About ths event
At a time when globalization emphasizes the free flow of ideas, goods, and capital, migration appears at the forefront of political agendas in many countries around the world. Discussions on migration tend to focus on the economy, emphasizing the protection of the working class and the attraction of highly skilled migrants; on national identity, emphasizing nationalism and "us versus them" sentiments; and on national security, emphasizing protection from external threats. Economists, politicians, and media outlets primarily shape the discussions about migration, while religious and faith traditions play, at best, a marginal role in defining the discourse
This (external) conference will explore the ways in which religious and faith traditions contribute, challenge, and shift the discourse about migration.
We will reflect on questions such as:
- What discourses do faith traditions provide surrounding migration?
- What is the role of faith communities and faith-based organizations in the complex landscape of migration?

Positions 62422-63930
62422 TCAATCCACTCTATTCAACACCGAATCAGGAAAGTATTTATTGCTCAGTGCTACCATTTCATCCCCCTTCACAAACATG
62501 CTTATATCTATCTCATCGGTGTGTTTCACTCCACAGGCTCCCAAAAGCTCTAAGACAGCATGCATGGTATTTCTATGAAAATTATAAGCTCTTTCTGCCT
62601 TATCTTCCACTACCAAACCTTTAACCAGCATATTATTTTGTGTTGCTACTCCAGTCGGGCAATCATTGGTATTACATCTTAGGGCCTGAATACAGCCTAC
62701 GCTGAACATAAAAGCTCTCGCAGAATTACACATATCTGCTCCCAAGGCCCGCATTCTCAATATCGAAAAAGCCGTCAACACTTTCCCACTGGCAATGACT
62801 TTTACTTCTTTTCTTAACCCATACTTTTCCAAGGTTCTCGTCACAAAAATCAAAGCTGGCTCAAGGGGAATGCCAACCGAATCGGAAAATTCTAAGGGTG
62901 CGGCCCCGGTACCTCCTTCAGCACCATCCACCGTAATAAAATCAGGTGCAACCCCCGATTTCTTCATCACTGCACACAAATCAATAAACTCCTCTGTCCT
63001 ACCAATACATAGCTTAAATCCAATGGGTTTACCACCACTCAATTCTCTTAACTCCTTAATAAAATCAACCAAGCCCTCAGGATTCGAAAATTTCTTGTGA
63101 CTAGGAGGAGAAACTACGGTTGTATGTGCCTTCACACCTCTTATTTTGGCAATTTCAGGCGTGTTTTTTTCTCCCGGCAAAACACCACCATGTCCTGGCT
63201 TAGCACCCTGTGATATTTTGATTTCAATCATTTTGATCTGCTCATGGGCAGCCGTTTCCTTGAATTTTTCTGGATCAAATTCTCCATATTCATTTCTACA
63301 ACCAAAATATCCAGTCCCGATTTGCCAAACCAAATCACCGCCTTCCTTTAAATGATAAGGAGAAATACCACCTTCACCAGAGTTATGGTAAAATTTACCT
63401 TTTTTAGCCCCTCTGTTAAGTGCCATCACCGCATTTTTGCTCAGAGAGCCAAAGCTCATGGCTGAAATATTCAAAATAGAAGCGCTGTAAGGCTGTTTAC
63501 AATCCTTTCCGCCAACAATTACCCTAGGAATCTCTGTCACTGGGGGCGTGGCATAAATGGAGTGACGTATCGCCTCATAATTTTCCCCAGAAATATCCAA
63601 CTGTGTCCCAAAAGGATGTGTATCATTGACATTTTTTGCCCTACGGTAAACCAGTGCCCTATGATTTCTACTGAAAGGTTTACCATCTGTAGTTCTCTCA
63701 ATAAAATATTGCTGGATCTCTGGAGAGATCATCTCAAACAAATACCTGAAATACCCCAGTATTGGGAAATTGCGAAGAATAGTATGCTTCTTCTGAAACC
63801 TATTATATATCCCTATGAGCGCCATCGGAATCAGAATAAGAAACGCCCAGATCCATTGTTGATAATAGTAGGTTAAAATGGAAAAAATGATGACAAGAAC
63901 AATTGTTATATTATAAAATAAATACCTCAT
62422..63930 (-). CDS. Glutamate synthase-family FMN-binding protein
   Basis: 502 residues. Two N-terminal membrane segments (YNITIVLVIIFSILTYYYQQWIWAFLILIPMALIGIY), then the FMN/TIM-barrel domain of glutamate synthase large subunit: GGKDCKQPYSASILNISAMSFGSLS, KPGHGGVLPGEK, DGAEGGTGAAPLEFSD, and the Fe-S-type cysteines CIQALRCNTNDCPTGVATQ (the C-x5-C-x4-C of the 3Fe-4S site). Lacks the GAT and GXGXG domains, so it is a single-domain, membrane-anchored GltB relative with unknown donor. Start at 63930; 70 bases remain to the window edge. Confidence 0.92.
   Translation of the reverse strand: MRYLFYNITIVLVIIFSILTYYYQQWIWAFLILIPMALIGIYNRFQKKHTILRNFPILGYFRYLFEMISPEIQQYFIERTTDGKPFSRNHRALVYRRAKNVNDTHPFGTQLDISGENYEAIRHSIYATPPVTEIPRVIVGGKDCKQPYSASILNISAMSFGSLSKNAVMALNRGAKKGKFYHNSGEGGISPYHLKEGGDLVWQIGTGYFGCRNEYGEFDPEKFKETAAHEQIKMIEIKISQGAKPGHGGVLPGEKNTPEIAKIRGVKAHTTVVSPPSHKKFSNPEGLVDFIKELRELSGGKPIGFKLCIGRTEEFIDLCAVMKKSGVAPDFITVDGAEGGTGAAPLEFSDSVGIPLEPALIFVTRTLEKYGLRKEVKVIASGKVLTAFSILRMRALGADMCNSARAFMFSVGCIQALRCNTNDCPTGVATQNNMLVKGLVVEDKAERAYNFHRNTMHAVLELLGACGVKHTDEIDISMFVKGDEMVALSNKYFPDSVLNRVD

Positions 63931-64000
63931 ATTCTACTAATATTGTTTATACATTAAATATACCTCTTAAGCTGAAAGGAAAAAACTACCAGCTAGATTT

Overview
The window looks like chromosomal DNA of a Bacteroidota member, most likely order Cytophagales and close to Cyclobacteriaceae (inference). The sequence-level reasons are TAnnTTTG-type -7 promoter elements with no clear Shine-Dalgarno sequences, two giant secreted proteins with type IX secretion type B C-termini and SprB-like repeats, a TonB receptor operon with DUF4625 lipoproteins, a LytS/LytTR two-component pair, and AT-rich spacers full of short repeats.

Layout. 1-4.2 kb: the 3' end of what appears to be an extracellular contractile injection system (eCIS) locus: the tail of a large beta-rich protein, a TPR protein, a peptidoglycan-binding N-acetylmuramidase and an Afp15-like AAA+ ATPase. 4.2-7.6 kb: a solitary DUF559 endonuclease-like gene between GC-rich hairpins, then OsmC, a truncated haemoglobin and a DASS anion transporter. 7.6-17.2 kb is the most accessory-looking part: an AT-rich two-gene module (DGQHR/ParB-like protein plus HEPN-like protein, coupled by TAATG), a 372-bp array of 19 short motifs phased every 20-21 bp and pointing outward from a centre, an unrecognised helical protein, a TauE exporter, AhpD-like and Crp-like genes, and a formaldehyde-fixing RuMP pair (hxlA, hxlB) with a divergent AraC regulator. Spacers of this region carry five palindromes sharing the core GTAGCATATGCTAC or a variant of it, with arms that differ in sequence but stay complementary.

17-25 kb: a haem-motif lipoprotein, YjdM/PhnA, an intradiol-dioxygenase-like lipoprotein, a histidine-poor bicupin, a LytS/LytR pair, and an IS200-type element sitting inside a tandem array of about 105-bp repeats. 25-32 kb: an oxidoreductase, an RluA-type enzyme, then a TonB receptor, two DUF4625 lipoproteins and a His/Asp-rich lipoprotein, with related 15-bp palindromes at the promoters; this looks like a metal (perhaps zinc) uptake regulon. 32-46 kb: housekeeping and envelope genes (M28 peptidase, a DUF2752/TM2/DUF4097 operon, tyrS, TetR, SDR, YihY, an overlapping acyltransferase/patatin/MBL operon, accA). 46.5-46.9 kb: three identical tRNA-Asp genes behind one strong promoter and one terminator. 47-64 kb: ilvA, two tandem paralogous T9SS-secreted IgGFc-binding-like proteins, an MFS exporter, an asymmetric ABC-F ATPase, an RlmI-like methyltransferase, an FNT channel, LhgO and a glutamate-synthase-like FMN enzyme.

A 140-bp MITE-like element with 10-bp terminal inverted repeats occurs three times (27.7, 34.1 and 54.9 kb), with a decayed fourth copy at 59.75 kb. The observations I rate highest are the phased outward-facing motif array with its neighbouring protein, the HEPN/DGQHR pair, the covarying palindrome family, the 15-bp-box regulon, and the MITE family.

- What narratives do the theological and faith traditions have about migration, migrants, and those who receive them?
- Which values or specific attitudes should prevail regarding migration?
- How are narratives from faith traditions manifest in the world through the projects and programs of faith-based organizations?
- Could a fresh way of speaking or discourse generate new approaches to migration in law and policy?
The first day of the conference will feature a documentary screening and discussion with Norma Romero, a member of "Las patronas", Mexico’s 2013 National Human Rights Award winners.
There is a £10 delegate fee payable upon arrival at the conference. The fee will cover lunch and coffee breaks on both days of the conference.